New Jersey, one of the richest states in the nation, is nearly broke.
Starting next week the Garden State could be unable to pay its bills unless it secures a short-term loan of $2.25 billion, which it is reportedly close to doing with JPMorgan Chase. New Jersey’s fiscal year starts July 1st. Usually it has a fair amount of money left over from the year before. But this year, New Jersey’s excess reserves aren’t enough to cover it in the first few months of its fiscal year. The state plans to do a late summer bond offering, which will shore up its cash problem. But until then, the Garden State is what you would call cash poor. So New Jersey is going the unusual route of getting a bridge loan from J.P. Morgan.
New Jersey’s economy does appear to be in pretty poor shape. In May, at a time when unemployment around the country continues to rise, albeit slowly, state unemployment in New Jersey fell by 400 jobs, and the unemployment rate rose to 9.4%, which is slightly higher than the rest of the nation. And I think Chris Christie’s effort to scare the state into agreeing to cut its municipal workforce is doing more harm than good. Nonetheless, I don’t think today’s news about New Jersey’s finances signals a new round of trouble in the muni bond market. Here’s why: Earlier this year, municipal bonds were seen as one the biggest risks in the market. A number of prominent analysts predicted that state and local governments could default on their debt in record numbers, causing a mini-financial crisis. But so far this year, those defaults have yet to materialize. In fact, muni bonds have turned out to be one of the better investments around this year, with prices up nearly 7% on average through late June. Why is that?
First of all, the New Jersey news is not as bad as it seems. In a way it’s a sign of improvement. Two years ago, when California and Illinois needed cash they couldn’t get a bank to lend them money. We were still in the middle of the financial crisis cash crunch, and banks weren’t about to lend to troubled states. Instead, California and Illinois started issuing IOUs. That understandably made it much tougher for those states to borrow more money. Illinois had to raise its state income and property taxes. That has temporarily helped the problem there. But California is still facing higher borrowing costs because of the IOUs.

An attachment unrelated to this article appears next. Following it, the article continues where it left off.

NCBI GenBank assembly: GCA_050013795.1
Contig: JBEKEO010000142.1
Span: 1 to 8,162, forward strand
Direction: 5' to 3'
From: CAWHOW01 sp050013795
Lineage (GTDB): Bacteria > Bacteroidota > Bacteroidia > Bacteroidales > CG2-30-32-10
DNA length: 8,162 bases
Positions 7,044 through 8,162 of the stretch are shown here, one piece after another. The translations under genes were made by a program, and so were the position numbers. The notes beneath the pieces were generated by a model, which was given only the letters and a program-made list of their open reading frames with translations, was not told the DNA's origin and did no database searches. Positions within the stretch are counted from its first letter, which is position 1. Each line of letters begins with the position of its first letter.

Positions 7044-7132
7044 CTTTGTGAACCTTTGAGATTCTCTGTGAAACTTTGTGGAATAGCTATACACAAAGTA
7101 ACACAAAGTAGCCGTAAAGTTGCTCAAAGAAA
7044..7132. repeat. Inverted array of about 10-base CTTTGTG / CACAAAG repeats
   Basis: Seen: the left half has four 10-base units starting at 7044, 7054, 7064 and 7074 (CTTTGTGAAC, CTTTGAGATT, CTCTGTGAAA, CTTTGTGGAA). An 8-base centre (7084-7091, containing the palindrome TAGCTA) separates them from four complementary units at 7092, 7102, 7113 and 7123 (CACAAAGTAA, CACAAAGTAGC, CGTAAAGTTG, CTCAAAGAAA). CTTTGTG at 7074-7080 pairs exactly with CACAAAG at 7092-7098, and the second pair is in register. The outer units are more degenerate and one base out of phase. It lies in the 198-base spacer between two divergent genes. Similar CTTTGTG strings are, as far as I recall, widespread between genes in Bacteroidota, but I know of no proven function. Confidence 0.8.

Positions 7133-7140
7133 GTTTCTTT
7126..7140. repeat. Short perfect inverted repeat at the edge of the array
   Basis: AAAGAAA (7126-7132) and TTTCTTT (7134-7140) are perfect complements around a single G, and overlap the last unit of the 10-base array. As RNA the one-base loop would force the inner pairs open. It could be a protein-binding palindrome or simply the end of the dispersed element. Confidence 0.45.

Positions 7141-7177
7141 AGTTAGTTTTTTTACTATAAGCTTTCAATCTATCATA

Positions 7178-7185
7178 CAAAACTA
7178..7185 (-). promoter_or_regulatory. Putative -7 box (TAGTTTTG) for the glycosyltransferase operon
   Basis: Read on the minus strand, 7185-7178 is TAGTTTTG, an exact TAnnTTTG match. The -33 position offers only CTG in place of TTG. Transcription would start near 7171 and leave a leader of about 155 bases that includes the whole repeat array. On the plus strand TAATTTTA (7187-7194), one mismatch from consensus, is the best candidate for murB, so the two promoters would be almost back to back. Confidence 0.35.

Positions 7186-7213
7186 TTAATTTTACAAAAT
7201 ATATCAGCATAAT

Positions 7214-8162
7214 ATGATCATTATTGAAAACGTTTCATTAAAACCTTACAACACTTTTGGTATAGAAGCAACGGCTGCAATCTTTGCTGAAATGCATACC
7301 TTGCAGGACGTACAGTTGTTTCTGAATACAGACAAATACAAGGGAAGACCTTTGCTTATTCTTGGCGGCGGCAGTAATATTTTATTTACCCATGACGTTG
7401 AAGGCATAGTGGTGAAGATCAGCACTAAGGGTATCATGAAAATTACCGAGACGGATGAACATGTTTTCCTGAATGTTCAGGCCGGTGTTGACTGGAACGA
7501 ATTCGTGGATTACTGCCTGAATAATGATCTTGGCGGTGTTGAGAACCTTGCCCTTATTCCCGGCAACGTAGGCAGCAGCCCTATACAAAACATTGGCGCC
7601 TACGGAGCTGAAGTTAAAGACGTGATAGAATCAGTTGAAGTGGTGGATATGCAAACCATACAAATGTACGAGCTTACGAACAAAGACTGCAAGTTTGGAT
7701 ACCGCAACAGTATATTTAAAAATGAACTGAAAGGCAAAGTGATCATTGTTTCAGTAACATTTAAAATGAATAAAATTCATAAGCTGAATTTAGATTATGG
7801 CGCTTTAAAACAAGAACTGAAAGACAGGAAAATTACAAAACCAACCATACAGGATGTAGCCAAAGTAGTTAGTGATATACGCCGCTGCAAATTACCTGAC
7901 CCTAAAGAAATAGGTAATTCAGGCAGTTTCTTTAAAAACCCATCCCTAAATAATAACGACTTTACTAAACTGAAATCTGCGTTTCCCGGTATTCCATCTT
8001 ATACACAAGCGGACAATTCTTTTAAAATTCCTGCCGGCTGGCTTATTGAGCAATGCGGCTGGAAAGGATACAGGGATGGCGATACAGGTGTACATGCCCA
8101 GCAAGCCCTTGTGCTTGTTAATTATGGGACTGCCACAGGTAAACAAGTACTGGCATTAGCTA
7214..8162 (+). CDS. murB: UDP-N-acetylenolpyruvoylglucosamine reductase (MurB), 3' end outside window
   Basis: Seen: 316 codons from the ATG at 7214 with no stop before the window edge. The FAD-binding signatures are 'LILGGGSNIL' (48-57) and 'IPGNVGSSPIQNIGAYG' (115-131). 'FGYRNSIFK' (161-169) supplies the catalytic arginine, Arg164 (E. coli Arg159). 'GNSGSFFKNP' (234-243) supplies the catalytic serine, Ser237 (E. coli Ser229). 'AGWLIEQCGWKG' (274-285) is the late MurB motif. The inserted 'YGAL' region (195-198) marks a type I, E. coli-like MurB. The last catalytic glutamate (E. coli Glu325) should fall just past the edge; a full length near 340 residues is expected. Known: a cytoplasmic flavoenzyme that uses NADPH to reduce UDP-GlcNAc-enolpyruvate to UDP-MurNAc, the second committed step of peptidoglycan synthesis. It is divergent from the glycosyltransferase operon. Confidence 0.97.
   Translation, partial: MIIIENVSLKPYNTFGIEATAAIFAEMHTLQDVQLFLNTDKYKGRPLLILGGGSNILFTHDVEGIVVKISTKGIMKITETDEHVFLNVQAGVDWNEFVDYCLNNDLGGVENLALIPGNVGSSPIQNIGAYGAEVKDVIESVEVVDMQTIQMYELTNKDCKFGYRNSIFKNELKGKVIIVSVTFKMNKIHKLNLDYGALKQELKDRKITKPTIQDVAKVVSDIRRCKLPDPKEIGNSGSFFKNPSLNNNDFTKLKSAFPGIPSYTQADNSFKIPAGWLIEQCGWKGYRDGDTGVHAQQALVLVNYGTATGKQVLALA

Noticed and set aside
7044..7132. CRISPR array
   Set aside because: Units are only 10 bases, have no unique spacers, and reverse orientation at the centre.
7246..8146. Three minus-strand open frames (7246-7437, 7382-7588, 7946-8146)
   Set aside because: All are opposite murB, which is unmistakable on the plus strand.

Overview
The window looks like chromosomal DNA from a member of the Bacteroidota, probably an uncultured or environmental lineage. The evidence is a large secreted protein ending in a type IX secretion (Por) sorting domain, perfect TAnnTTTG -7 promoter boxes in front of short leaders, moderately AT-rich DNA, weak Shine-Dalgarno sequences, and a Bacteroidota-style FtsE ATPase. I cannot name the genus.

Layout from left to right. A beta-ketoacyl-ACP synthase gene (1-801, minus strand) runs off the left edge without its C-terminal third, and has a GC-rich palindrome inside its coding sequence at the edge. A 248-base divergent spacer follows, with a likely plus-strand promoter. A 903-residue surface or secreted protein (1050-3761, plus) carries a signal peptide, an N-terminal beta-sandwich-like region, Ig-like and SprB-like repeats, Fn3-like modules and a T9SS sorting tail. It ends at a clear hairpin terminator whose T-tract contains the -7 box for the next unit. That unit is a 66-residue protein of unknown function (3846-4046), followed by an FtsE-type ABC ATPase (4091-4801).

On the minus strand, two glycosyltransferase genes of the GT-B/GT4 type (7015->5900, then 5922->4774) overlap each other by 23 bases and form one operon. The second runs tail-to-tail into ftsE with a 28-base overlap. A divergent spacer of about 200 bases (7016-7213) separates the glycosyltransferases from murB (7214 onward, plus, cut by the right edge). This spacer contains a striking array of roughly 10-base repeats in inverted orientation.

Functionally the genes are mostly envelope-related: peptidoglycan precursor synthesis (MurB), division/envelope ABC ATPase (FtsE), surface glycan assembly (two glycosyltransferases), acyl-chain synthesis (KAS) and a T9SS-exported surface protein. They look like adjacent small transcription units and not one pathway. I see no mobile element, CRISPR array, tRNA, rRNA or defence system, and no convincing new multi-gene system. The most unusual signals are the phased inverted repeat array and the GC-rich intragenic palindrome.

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There days, banks are reaching out to make loans to states and other muni governments. The interest rate JPMorgan is giving New Jersey at least initially is an extremely low 0.56%. That rate goes up to 9% if the loan is not repaid in the next six months, but still that seems like a rate you grant a healthy borrower, not one on the brink.
Second, economic research firm IHS Global Insight reported today that state and local tax revenue rose 4.7% in the first quarter of 2011. That was six straight quarter that state tax revenue rose, and the result is that states and local governments are now pulling in more than they did just before the recession started, and they are doing so at a time when property taxes are still falling. Also today New Jersey’s government enacted a pension reform measure that will raise the retirement ages and lower the cost of the states retiree benefits. While surely bad for future retirees, pension reform is something the states must do. And if New Jersey is the start of nationwide cutbacks, that will also be good for the muni bond market.
Daniel Loughran, a muni bond portfolio manager at Oppenheimer Funds has long said that the fears of credit problems in the muni market are overblown. He says today’s news reinforces that. “The credit fears that were widespread seem to have abated,” says Loughran.